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Radio-Frequency (RF) and Microwave Engineering have grown rapidly in importance in recent years, stimulated in particular by the exceptional world-wide growth in wireless communications. A broad fundamental trend is evident towards higher operating speeds, higher centre frequencies and greater bandwidths. The main focus of the RF and Microwave Research Group is to address a selected set of core basic research problems underpinning future progress in high frequency/high-speed design, as follows:

New Approaches to High-Frequency Non-linear Active Semiconductor Device Modelling

Non-linear Equivalent Circuit Modelling and Characterisation of High Frequency Transistors

High Efficiency Power Amplifier Circuit Design: Switch-Mode and Beyond

Digital Predistoriton of RF Power Amplifiers for Broadband Wireless Communication Systems

Digitally Compensated High Power and High Efficiency Digital Mixing RF-DAC

Broadband Millimetre-Wave Transceiver Architectures for 5G Cellular Communications

Time-Domain/Frequency-Domain Simulation Algorithms and Model Reduction Techniques



New Approaches to High-Frequency Non-linear Active Semiconductor Device Modelling

It is widely recognised that semiconductor device modelling is one of the most critical issues in high-frequency design. In principle, the most powerful and general approach to the modelling and simulation of high-frequency transistors is to perform a detailed numerical solution of the basic semiconductor transport equations for charge carriers in several spatial dimensions and time, consistent with the Poisson equation. Nano-scale geometries and quantum mechanical aspects of operation mean that complex hydrodynamic-type formulations of carrier transport are generally considered necessary, thereby increasing the computational effort involved. While important advances have been made in the efficiency of such codes, they remain generally far too complex for routine circuit design tasks.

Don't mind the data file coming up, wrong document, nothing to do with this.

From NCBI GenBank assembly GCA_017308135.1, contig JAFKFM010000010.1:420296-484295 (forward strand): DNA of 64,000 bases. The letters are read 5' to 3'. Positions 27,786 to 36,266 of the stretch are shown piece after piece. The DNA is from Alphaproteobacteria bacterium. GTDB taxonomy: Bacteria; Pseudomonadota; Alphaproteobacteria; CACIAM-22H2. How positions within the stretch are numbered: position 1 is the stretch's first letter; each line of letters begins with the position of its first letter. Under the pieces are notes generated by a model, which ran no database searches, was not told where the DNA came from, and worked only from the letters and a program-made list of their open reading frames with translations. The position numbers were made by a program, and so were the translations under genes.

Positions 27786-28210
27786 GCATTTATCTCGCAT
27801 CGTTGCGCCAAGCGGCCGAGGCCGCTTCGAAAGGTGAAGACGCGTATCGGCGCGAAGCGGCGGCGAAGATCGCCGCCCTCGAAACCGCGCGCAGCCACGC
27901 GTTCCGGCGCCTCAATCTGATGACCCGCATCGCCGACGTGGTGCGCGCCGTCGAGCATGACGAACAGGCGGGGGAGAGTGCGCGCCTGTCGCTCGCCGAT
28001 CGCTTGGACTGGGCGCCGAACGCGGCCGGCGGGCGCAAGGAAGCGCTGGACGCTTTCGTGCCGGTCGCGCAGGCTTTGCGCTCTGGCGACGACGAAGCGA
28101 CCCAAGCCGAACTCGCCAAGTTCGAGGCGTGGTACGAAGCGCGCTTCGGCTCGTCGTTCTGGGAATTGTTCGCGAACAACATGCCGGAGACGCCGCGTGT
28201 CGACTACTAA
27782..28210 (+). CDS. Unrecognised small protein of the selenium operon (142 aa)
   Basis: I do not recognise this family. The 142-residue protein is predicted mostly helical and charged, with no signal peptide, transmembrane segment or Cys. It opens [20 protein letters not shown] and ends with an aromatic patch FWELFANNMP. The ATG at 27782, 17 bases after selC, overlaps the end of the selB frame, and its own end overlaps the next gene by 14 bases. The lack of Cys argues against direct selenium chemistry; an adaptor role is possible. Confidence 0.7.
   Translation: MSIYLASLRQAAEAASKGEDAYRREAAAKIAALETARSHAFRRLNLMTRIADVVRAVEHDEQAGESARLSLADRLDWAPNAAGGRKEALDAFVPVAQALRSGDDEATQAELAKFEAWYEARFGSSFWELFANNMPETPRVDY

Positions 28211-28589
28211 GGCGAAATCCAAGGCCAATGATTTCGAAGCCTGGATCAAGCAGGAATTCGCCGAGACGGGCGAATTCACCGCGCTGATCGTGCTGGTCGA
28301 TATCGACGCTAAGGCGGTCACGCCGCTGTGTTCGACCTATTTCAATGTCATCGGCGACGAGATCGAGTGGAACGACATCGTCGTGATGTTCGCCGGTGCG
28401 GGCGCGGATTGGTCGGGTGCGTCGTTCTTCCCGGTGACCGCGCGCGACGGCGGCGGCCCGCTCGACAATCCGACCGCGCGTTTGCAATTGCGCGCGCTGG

Direct numerical solution of device transport equations for a transistor, and modelling approaches based on equivalent circuit representations of the device, are often seen as essentially competing approaches within nonlinear high-frequency CAD. Each method has clear advantages and limitations. The objective of this research is to demonstrate the potential benefits to be obtained by combining the best features of both approaches, using a simplified physical model which is highly computable and yet retains key consistencies with the internal semiconductor dynamics in terms of both particle and displacement current.

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Non-linear Equivalent Circuit Modelling and Characterisation of High Frequency Transistors

This activity has continued as one of the major research themes within the Group, and has been extended to new device technologies and material systems, both III-V and silicon-based. The importance of this kind of modelling is growing in high frequency circuit design, which is increasingly oriented towards MMIC implementation. Stringent system specifications place severe demands on model predictive accuracy, while at the same time models must be "compact" and efficient. The COBRA model for PHEMT’s and MESFET’s developed at UCD has proven to be an excellent general-purpose scalable representation for these kinds of devices. It has been extended and improved to act as the basis for equivalent circuit models for other device classes: SiGe-based MODFET and RF CMOS. We are currently developing models for wide band gap GaN HEMTs devices.